The Fast Recovery Plan is crucial. Only in the territory of the five de-occupied regions (Zhytomyr, Kyiv, Chernihiv, Sumy and Kharkiv), 54,523 objects were damaged or destroyed as a result of Russian actions. Only 5% were restored at the expense of the government.
The format would entail regular meetings of the G7, foreign partners, and representatives of international financial organizations, including the World Bank, the International Monetary Fund, and the European Bank for Reconstruction and Development.
The aim is to coordinate aid, determine priorities, sources, and finance mechanisms, while seeking investments and taking into account the introduction of war risk insurance. The Multilateral Investment Guarantee Agency has already allocated $30 million to Ukraine for the implementation of the pilot project on investment insurance.
A month ago, the president’s office announced the creation of the Fund for the Recovery of Ukraine as the main financial instrument. Among the main risks related to the activities of the Recovery Fund are the following:
- Political dependence. Despite the establishment of a supervisory board with 75 percent of donor representatives, key issues are decided by the Cabinet of Ministers;
- Lack of coordination function;
- The possibility of informal influence on local self-government bodies, which are deprived of the right to independently submit projects for financing;
- Lack of transparent and public procedures for determining contractors;
- Non-systematic point solutions without defining the key issues of restoration, for example, selection of projects for financing, approval and implementation of the reconstruction plan.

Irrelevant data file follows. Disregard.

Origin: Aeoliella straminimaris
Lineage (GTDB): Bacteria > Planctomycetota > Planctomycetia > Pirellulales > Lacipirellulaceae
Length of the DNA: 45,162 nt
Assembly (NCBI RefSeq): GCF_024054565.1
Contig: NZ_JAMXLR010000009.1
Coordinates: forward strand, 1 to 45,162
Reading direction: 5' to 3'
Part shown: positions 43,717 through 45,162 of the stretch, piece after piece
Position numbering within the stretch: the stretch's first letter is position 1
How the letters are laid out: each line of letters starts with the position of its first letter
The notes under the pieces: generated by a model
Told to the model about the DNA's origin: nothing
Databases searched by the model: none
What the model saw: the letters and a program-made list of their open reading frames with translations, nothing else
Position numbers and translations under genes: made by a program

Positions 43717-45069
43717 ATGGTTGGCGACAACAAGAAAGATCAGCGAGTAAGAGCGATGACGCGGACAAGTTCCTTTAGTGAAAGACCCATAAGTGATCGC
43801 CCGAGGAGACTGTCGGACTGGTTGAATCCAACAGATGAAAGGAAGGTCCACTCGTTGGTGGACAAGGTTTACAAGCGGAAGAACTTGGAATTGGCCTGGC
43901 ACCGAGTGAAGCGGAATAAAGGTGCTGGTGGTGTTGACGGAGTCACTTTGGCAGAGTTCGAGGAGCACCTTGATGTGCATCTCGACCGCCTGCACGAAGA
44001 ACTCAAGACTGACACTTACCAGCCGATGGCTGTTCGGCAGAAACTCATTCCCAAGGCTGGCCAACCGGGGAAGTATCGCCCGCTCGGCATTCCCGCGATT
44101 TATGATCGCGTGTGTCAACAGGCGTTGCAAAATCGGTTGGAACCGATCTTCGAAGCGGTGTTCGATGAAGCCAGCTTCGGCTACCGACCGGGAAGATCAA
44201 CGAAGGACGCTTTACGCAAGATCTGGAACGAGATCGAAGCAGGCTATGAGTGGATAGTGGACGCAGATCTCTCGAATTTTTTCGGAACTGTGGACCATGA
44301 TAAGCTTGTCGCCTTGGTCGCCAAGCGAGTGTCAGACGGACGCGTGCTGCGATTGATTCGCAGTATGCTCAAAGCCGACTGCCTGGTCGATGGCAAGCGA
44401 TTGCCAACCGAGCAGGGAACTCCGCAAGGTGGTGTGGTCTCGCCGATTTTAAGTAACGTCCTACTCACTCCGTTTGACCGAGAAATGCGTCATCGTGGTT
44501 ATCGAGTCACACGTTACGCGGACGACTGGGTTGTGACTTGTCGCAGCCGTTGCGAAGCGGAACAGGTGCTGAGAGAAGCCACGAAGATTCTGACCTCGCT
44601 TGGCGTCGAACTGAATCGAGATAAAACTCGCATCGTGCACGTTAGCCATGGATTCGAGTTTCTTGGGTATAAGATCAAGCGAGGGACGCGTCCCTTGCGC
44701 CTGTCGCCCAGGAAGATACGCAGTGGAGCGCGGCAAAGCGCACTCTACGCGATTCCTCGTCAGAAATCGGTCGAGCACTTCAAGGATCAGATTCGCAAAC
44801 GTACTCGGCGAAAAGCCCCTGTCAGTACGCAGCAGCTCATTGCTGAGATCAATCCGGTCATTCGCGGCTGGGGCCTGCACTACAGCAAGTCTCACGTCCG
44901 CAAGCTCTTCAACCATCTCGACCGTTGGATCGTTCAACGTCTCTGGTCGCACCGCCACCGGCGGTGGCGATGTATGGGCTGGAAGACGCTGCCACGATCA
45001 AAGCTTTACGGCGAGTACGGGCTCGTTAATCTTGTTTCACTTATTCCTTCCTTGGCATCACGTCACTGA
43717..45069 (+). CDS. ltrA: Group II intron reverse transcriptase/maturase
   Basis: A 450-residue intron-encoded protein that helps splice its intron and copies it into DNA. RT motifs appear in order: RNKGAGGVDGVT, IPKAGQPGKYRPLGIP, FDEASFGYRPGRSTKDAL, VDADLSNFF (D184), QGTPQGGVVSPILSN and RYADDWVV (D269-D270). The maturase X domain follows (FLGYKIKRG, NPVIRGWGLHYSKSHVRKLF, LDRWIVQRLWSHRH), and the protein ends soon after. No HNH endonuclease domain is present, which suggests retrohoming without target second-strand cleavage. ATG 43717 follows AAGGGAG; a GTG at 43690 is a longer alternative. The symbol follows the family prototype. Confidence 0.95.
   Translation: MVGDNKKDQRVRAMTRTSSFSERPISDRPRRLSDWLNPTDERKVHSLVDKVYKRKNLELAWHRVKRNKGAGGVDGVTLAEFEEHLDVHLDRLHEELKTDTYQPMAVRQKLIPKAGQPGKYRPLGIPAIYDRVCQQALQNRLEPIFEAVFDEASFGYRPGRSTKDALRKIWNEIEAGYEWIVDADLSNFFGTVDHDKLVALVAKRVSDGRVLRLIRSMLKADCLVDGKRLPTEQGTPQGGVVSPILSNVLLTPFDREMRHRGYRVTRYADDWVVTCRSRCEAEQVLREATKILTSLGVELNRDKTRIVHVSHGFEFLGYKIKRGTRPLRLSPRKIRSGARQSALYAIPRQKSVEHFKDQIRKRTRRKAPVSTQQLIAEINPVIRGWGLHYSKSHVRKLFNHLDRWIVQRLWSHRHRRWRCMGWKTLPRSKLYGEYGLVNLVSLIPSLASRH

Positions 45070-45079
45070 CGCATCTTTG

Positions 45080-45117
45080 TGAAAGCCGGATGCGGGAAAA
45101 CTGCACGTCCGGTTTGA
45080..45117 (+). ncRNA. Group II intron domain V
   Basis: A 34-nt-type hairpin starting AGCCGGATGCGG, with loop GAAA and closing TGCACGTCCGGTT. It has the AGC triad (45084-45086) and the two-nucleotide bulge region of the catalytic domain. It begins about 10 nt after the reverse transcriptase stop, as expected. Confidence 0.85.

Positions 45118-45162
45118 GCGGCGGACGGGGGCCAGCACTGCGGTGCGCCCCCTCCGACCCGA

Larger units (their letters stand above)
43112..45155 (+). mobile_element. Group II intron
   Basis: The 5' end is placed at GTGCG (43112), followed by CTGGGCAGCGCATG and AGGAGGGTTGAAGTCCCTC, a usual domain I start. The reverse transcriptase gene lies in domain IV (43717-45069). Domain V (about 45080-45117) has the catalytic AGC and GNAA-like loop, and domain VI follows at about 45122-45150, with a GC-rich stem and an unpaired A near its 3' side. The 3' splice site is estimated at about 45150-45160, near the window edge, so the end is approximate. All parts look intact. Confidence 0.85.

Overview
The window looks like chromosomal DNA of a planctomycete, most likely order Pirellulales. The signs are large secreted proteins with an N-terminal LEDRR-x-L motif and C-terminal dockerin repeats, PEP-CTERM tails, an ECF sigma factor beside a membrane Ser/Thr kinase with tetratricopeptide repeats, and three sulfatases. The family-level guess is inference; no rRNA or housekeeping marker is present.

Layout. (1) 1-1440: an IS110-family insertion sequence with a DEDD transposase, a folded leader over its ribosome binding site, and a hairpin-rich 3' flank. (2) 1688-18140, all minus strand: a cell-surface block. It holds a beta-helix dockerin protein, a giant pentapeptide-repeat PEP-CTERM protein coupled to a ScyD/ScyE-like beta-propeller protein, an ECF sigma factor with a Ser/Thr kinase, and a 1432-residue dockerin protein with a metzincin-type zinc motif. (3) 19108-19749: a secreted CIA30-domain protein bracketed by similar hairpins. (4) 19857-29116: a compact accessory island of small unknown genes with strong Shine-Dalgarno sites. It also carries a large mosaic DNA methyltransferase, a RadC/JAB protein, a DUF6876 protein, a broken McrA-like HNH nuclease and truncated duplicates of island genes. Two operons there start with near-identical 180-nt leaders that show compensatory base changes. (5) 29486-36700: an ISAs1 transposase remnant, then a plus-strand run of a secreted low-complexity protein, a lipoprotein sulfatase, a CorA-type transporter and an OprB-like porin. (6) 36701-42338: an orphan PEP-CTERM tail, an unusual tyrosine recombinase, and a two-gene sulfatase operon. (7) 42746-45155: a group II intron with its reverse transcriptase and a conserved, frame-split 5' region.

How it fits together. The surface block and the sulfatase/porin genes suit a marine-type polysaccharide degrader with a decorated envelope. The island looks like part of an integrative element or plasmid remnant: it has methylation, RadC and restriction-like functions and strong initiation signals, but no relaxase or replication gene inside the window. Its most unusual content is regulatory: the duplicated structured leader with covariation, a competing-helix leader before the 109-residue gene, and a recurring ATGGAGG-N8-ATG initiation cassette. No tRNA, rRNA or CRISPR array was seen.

The Fast Recovery Plan announced by Zelensky is more understandable to donors, noted Werner Heuer, head of the European Investment Bank. “Schools, hospitals, energy, transport – this is a bankable story.” However, none of the international donors confirmed their willingness to finance this plan, and the money is not available as yet. Should we count on the confiscated assets of the Russian Federation? Not in the near future, because they need to not only be frozen, but also confiscated, and this is a very complicated legal procedure.
However, concentration on the tasks of the ongoing reconstruction of Ukraine will be on the agenda of both the government and donors for a year or two, even after the end of the war. Everyone wants to be a part of the Marshall Plan, because it is about development, but that is only the third stage. Ukraine is currently in the first stage – life during war under martial law.
Even after the end of the war, the government and economy will need time to adjust to a peaceful format. The third international event for Ukraine – after Lugano and Berlin – will be the recovery conference, which will take place in 2023 in London. By that time, it is expected that reconstruction mechanisms will already be worked out and will operate in practice in Ukraine. We need to not only win the war, but start reforming and rebuilding the country.
The views expressed in this opinion article are the author’s and not necessarily those of Kyiv Post.